Alexander to Handle Institute Endowment New Head Not Proposing Big Changes
By Curt Fischer
Late on a Friday morning, Seth Alexander says he wants to enjoy the day’s clear weather. “Finance guys don’t get to see a lot of the sun,” he says.
Alexander will assume presidency of the MIT Investment Management Company, which controls the Institute’s $6 billion endowment, on May 15.
Alexander previously staffed Yale’s investments team, which recently outperformed nearly all other American universities, including MIT, achieving a 22.4 percent return on their endowment in Fiscal Year 2004. But MIT’s new money manager is looking more to avoid the limelight than to rock the boat. “Changes should be made incrementally,” said Alexander, who characterized his job as a “support function to the university.”
But college investments and their managers have come under increasing scrutiny recently. One long-standing controversy involves Alexander’s counterparts at Harvard, who were recently criticized for receiving exorbitant salaries. Jack Meyer, former head of Harvard’s investment operations, presided over a staff of six money managers who were collectively paid $78.4 million in 2004.
The big paychecks generated resentment among some members of the Harvard community, who alleged that the payouts, which made the investment staff members better-paid than any other university official, were inappropriate in the supposedly egalitarian realm of academia.
Most other universities, including Yale, pay their investment managers far less. One factor may be academic egalitarianism, but another is the way the money is managed. At most universities, external investment firms manage the bulk of university funds.
Usually, internal university staff manage the relationships with these external fund managers. In contrast, the bulk of Harvard’s enormous endowment, valued at over $25 billion, was managed directly by the staffers under Meyer, who paid his staff large bonuses to keep them from leaving for more lucrative careers managing their own funds.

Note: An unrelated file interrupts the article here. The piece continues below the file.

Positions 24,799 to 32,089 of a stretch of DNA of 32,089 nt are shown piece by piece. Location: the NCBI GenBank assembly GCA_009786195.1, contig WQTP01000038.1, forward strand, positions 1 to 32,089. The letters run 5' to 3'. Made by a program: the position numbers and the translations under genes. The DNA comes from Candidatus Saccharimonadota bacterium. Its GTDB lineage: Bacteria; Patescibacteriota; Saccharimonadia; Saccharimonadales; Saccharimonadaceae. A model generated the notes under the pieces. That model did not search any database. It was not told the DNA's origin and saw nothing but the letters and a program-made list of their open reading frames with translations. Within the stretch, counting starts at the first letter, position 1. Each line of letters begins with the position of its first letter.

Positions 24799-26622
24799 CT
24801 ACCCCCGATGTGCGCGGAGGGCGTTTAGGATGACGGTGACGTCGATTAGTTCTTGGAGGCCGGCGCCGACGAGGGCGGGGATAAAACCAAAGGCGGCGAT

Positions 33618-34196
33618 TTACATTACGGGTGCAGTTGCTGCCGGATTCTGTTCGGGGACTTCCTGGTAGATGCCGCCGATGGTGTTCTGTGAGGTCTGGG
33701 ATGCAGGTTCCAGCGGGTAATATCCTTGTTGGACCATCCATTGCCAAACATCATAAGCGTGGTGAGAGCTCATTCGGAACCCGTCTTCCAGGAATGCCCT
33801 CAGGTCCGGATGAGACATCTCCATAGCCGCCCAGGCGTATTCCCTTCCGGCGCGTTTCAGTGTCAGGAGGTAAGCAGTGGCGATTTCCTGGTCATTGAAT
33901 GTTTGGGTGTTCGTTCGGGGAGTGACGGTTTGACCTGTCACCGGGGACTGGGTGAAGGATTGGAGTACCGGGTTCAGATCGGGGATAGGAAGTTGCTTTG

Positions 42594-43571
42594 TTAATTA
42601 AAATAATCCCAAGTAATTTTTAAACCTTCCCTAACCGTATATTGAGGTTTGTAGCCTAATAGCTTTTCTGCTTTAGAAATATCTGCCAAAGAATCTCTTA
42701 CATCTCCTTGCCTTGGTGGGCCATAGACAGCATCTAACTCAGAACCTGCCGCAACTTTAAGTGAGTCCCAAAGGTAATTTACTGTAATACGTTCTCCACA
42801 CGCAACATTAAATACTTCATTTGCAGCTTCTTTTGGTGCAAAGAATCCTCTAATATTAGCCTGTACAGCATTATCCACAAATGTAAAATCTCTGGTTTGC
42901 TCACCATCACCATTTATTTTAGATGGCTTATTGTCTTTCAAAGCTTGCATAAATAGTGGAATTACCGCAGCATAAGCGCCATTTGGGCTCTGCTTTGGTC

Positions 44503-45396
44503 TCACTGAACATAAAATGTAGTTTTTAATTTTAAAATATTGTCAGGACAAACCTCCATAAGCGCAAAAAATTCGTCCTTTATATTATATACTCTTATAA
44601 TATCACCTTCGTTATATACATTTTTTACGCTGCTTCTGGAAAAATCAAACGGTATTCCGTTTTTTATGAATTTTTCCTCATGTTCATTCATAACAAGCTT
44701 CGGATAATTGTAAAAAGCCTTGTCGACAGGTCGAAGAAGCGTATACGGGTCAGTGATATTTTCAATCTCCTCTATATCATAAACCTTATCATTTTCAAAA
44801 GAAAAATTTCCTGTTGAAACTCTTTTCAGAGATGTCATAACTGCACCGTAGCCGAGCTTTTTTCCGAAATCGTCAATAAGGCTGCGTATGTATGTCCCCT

The MIT model aligns closely with Yale’s, said Alexander. He and his staff will manage work with over 100 outside money managers. Trust is crucial to these partnership, Alexander said. “Once you find the right relationship, everything else is easier,” he said, adding that he expected good relationships with outside investment firms to last decades.
Alexander’s view on the salary controversy and his own position is that universities need to “find people that have a sense of the mission of the school they are working for.” He intends to keep his office out of the headlines. “It’s my contention that all the news at MIT should come out of the labs and classrooms,” he said.
Another issue colleges have faced is pressure to divest from Sudan. Harvard, Stanford, Yale, and others have recently announced divestiture to protest the apparent genocide being perpetrated in Sudan.
But Alexander said his job was to focus on returns and let others make the political decisions. “It’s important for such decisions to be made elsewhere.” MIT has not yet announced any investment policies related to Sudan.
Alexander takes his job at a new era for money management at MIT. The impending retirement of Allan S. Bufferd ’59, MIT’s treasurer since 1999 who has been at the Institute for over 30 years, will coincide with a restructuring of the way money is managed at the Institute. Bufferd currently oversees both the investment of endowment funds and the administration of MIT’s operating budget — quite an expansive domain of responsibility by modern university standards.
Alexander’s primary charge is MIT’s nearly $6 billion endowment, but he is also responsible for other MIT money, including the $2 billion employee pension fund. Responsibility for financial and budgetary oversight of the Institute’s operations will shift to MIT’s Executive Vice President, who, on an interim basis, is Sherwin Greenblatt ’62.
This split is not yet fully defined, however. Alexander said that he does no know yet how many staff currently under Bufferd will come under his management, and how many will work under the EVP.
Alexander is not planning to radically alter MIT’s portfolio, instead focusing on responding to changes in the world’s economic environment. Overall, the endowment right now is “very healthy,” Alexander said.
But would Alexander ever consider leaving MIT for a private industry job that could pay him many times more? “I doubt it,” he said. “I want to be here for a very long time.”
With that kind of dedication to MIT, it’s only natural to wonder about Alexander’s own salary. So, how does MIT compensate their new investment leader?
The sun glints off Alexander’s face as he looks up and smiles.